Documentary looks at BC's film tax subsidies
An American documentary series takes a look at the Hollywood visual effects industry and BC's film tax subsidies.
'Hollywood's Greatest Trick' is produced for the McClatchy newspaper chain.
Jordan Bateman, BC Director of the Canadian Taxpayers Federation, who was interviewed for the series - says billions of taxpayer dollars are handed out in corporate welfare to US film studios.
Bateman says the BC film industry's 'dirty little secret' is provincial taxpayers are paying over half of the wages that go to people working in the industry.
"And when you add it to the way the Canadian dollar has slumped in recent years, it's really a way that American studios double dip - once through currency and once through taxation in order to get these projects done," says Bateman.
He also says Canadians are not necessarily being hired.
"You talk to the Americans who work in the industry, who are worried about their jobs and their future, they'll tell you a lot of these jobs are going to temporary foreign workers who move here ( to BC) for these jobs," he says.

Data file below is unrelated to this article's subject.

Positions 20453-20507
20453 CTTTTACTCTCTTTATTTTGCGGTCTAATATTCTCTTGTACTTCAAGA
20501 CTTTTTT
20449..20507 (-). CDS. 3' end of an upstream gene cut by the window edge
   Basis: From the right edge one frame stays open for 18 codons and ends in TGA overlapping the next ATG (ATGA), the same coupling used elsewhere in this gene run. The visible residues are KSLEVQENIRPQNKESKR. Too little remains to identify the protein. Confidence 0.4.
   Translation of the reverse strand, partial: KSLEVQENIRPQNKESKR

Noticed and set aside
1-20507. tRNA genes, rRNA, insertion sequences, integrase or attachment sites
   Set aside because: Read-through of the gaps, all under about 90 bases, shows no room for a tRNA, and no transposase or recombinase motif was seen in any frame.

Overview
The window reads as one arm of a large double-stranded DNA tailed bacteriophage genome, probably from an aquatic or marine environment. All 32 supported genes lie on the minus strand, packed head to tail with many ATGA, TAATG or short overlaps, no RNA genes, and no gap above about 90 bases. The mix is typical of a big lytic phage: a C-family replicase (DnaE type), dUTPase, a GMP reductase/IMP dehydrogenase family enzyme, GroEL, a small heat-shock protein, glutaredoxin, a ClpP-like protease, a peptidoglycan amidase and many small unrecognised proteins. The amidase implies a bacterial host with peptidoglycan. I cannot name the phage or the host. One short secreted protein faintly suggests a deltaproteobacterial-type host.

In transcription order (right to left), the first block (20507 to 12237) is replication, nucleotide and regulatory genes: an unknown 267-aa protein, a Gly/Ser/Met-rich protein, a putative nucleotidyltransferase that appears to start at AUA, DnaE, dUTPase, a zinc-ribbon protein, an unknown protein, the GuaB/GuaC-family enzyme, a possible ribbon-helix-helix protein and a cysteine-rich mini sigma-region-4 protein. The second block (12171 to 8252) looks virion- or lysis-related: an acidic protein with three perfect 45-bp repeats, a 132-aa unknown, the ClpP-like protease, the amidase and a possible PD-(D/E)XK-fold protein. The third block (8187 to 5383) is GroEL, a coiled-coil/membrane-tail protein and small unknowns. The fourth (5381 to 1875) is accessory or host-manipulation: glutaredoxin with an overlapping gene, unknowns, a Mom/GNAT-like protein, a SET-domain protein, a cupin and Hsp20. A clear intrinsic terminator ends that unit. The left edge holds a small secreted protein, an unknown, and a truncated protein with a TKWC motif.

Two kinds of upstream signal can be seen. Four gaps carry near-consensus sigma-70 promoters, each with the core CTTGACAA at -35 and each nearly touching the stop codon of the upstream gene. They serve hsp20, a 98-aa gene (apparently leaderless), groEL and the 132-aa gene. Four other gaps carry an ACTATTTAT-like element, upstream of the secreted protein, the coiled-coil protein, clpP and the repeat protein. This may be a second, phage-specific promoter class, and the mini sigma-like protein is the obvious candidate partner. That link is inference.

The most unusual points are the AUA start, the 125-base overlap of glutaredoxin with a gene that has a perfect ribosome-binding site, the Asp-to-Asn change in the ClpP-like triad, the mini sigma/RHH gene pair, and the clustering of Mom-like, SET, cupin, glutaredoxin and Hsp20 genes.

But what about those who say all that money ends up back in the economy.
"The problem is economic activity is different than getting that money back into the provincial treasury," says Bateman. "Just because there's economic activity doesn't mean that money is flowing back to the provincial government in taxes."
Bateman says from 2010 to 2014, taxpayers paid for $38.3 million of the $65.6 million dollars Sony Pictures spent on wages in BC - and only half of the money spent by taxpayers is ever recouped by the provincial treasury.
He says the subsidies are huge, and the CTF didn't realize how much it was for individual projects until the big Sony email hack when he says "a bunch of these financial statements and documents came out on WikiLeaks and we saw how much BC was paying."
Bateman says last month, a Fraser Institute study found film subsidies took up one-third of the money brought in by the province's so-called revenue neutral carbon tax. The practice has since been halted, but he says last year, British Columbians paid 2.7 cents on every litre of gasoline to prop up movie studios.